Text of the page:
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article imageSierra Leone district on 'lockdown' as Ebola continues to spread

By Karen Graham     Dec 10, 2014 in Health
Ebola has taken a backseat to other news stories lately, but the deadly virus is still spreading like a brush fire in western Sierra Leone and some parts of the forested interior of Guinea, according to David Nabarro, the UN's special envoy for Ebola.
The current Ebola outbreak has infected more than 17,800 people, mostly in Guinea, Sierra Leone and Liberia. And while 622 health care workers have been infected with the virus, and 342 have died of the disease, special attention have been given to the number of health care workers in Sierra Leone who have come down with the Ebola virus.
The U.S. Centers for Disease Control and Prevention (CDC) has released a study that shows the rate of laboratory-confirmed Ebola infections among medical workers in Sierra Leone is 100 times higher than in other adults. This report points out a wide range of breaches in infection control practices as well as prevention protocols.
Sierra Leone lost three more doctors this past week to Ebola, prompting junior doctors to continue for a second day what they are calling a "tactical retreat," demanding better care for health care workers who contract the disease. The striking doctors issued a statement Tuesday saying the deaths of doctors "might have been as a result of the absence of a specialized unit."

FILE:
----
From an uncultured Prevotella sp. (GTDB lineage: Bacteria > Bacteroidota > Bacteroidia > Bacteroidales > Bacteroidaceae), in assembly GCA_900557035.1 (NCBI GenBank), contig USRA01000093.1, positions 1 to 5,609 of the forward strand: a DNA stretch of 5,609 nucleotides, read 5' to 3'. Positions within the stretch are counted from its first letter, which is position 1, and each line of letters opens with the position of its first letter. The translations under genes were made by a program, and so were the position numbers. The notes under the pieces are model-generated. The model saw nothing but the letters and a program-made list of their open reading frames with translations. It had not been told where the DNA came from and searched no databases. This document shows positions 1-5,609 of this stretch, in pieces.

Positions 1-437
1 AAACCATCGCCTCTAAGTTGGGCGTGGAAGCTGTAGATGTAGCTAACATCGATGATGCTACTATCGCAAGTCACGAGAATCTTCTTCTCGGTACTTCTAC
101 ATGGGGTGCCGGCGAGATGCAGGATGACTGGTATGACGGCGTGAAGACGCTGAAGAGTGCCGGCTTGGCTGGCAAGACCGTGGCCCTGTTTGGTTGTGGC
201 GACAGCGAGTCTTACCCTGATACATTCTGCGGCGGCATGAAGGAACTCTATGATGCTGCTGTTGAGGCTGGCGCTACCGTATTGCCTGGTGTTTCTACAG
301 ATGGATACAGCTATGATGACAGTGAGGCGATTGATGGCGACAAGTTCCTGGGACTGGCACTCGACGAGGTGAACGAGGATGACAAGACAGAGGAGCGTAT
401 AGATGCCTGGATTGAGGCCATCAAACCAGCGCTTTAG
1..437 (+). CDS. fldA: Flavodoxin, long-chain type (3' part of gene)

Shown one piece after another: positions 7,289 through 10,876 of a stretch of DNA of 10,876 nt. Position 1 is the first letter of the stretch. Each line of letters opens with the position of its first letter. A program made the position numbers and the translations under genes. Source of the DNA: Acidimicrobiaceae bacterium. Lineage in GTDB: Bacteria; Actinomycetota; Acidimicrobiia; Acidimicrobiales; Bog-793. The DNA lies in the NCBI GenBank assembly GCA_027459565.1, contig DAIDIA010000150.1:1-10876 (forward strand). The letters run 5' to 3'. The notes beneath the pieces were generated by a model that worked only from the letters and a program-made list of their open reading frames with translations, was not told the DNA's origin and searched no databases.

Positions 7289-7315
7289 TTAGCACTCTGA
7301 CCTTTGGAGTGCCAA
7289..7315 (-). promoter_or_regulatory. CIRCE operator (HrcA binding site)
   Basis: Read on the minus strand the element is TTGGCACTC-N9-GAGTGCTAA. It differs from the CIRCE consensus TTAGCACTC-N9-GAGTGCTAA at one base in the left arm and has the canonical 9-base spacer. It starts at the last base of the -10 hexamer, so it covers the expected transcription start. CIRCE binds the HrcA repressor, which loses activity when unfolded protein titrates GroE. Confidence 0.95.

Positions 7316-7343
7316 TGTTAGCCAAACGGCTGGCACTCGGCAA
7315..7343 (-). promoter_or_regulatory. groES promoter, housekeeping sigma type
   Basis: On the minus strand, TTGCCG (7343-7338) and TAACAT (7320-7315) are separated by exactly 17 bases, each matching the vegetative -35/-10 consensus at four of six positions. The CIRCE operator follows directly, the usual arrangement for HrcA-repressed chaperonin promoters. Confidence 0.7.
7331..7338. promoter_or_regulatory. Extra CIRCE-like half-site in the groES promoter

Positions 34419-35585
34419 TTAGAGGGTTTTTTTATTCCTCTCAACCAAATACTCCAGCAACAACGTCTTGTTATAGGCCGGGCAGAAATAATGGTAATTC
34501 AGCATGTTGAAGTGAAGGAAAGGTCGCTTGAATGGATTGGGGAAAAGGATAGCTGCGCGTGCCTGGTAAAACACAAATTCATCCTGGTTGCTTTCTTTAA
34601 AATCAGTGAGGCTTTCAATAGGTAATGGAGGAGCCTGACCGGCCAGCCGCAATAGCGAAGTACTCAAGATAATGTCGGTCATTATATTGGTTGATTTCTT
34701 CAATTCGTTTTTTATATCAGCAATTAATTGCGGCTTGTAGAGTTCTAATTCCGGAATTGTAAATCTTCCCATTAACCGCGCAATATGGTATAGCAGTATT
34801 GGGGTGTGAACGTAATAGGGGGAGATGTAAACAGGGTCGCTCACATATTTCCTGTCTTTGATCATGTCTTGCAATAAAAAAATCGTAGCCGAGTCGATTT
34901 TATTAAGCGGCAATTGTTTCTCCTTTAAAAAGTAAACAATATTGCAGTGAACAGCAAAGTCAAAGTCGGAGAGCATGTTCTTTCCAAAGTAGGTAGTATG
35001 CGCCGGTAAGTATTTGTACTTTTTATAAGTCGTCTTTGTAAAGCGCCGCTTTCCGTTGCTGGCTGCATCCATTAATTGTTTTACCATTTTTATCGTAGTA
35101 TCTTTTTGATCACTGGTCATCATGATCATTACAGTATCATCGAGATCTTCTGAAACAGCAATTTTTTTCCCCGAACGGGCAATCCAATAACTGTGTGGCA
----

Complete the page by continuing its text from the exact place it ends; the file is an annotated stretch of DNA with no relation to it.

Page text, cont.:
Sierra Leone is a country with 6.0 million people and only 2,400 health care workers. This includes doctors, nurses, and aides. And with the increase in transmission of the Ebola virus in the western part of the country, if shows how communities are not fully understanding the actions needed to prevent the spread of the disease. Added to this is the lack of enough trained medical staff.
In the diamond-rich Kono district in eastern Sierra Leone, local authorities initiated a two-week lockdown starting on Wednesday and lasting until December 23. The action was taken after the district confirmed six deaths from Ebola on Tuesday. People will be free to move around within the district, but no one will be allowed to enter or leave.
Earlier this year, authorities held a lockdown in the capital that lasted for several days in an attempt to slow the spread of the Ebola virus. Sierra Leone's chief medical officer, Dr. Brima Kargbo, toured the main government hospitals in Freetown, saying he found "no disruption in the medical service. Although junior doctors are not working, senior doctors have reported for duty."
More about Sierra leone, Lockdown, Ebola virus, Health care workers, Guinea
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